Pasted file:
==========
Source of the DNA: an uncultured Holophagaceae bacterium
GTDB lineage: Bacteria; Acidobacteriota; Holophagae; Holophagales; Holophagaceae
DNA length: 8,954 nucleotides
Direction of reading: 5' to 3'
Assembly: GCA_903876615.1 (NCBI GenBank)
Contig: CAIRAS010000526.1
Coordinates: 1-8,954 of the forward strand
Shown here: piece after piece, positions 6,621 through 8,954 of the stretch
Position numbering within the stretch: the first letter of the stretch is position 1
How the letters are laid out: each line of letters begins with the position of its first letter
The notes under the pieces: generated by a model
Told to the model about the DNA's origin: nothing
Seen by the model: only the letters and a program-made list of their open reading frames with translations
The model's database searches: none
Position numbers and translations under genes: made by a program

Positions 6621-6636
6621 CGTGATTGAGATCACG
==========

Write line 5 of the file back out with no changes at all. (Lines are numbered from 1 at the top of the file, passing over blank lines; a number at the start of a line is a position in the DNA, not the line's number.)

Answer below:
Assembly: GCA_903876615.1 (NCBI GenBank)